Periodontal disease is a common dental ailment diagnosed in one out of every two American adults that are 30 years old and older. That’s nothing to laugh at. In fact, periodontal disease- also known as gum disease- causes more lost teeth in adults in the developed world than any other condition. But gum disease endangers more than just your teeth. Research has linked it to Alzheimer’s, rheumatoid arthritis, pancreatic cancer, diabetes, stroke, heart disease and more! You may be thinking, “That sounds serious. I would definitely know if I had that. Right?” You may be surprised to learn that you’re already experiencing symptoms.
What Is Periodontal Disease?
Periodontal translates from Greek as “around the tooth”. Periodontal disease, sometimes known as periodontitis or more commonly as gum disease, is when the gum tissues surrounding your teeth and the jawbone that anchors the teeth in place become diseased. Bacteria in the mouth are the start of this illness. This bacteria spreads infections into the roots of teeth and gums and, if untreated, can cause tooth loss or even jawbone tissue loss.
Causes of Periodontal Disease
The primary cause of periodontal disease is allowing bacteria in plaque to go untreated. These bacteria in our mouths mix with mucus and other particles to form plaque on our teeth. The plaque that isn’t scoured away by brushing and flossing solidifies and forms tartar.
To purge the bacteria, our immune systems send defensive cells to those tissues. This causes the areas of gum tissue around the teeth to become inflamed. As the gum tissues swell, they pull away from the teeth, forming little pockets around our teeth, allowing more bacteria to settle into our gums.
Other factors that can lead to gum disease include:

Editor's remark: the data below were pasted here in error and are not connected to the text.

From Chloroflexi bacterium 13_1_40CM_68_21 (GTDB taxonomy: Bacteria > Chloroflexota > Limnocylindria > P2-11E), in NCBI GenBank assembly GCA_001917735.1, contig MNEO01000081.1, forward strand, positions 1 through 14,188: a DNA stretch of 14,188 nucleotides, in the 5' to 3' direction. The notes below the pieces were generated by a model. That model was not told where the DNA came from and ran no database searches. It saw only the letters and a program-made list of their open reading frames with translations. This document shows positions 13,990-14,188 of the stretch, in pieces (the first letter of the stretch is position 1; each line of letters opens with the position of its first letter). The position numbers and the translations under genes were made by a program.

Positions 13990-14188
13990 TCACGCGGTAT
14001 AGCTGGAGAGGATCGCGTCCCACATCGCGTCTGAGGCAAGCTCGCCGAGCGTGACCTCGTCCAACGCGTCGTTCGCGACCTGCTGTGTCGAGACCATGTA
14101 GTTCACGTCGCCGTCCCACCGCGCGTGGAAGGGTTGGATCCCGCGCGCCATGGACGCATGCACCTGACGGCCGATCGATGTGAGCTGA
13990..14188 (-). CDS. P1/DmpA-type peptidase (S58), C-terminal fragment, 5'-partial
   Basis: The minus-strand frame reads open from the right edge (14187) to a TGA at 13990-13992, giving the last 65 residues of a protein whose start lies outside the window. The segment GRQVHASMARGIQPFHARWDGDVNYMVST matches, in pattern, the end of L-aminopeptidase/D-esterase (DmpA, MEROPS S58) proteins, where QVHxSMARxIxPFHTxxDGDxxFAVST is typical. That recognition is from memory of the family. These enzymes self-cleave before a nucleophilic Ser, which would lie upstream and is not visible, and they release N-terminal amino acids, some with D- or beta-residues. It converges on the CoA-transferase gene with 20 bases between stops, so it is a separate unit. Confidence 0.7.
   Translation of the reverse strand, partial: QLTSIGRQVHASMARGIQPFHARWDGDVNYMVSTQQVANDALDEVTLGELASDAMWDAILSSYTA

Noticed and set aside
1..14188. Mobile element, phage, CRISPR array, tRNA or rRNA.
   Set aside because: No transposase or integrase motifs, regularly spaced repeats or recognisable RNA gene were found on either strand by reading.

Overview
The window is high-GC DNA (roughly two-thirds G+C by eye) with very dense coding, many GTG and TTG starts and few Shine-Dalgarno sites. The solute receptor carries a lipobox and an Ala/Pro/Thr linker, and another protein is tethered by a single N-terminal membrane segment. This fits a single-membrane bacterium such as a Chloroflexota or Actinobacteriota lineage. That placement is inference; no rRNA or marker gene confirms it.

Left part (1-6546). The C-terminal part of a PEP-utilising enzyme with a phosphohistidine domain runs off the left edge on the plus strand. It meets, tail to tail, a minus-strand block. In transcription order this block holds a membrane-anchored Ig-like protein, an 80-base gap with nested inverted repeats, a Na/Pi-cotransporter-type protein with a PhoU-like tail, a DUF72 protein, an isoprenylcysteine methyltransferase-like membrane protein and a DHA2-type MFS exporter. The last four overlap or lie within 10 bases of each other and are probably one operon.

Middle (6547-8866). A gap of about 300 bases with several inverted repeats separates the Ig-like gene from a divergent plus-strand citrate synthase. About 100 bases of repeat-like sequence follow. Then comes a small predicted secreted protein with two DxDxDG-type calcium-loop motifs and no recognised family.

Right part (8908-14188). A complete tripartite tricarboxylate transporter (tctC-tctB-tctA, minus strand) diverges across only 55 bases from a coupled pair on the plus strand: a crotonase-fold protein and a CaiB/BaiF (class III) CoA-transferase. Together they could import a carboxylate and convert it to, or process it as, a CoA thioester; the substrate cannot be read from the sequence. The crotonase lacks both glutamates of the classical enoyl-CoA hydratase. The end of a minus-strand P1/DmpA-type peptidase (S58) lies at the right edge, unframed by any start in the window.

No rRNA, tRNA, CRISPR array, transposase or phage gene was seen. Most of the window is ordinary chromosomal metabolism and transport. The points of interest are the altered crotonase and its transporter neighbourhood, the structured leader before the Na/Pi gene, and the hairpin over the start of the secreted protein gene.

- Poor nutrition
- Smoking/tobacco use
- Hormonal changes (such as puberty, pregnancy, or menopause)
- Clenching or grinding teeth
- Certain illnesses
Stages Of Periodontal Disease
Inflammation of the gums when bone loss has not yet begun is called gingivitis. This form of the disease is mild and reversible and not all gingivitis progresses into gum disease. Plaque gathers on our teeth, causing our gums to become inflamed, but our teeth are still firmly planted in their sockets at this point. However, if this inflammation is left untreated, it can lead to full-fledged gum disease.
Periodontal disease is when the damage caused by the infection has reached and is affecting the underlying bone. At this stage, the pockets around teeth deepen, allowing even more gum tissue and bone to be affected. Eventually, due to loss of support from the gums, the teeth will loosen and fall out.
What Are the Symptoms of Periodontal Disease?
- Deep pockets between teeth and gums.
- Swollen or tender gums.
- Gums that bleed easily from brushing or flossing.
- Gums that pull away from teeth.
- Pus between your teeth and gums.
- Persistent bad breath or bad taste in the mouth.
- Changes in bite.
- Loose or shifting teeth.
- New spaces developing between your teeth.
When You Should See a Dentist
People with gum disease aren’t always experiencing pain; some people may not even be aware there is a problem in their mouths. A periodontal evaluation conducted by a dentist, complete with an x-ray, is the best way to diagnose the condition. If it’s been some time since you’ve seen your dentist or if you are experiencing any of the symptoms listed above, schedule an appointment with your dentist soon. Treating your periodontal disease now not only improves the health of your mouth and teeth but can also improve your chances of leading a longer, healthier life.
Dr. Leonard Hess of Monroe NC wants to help you prevent, diagnose, and treat periodontal disease. Regular cleanings, check-up’s and minimally invasive treatments should be enough to protect your teeth and gums from major cases of periodontal disease. However, if your gums are bleeding anyway, you may be suffering from gum disease. Don’t wait to find out! Contact us online today to schedule an appointment or call 704.240.5045.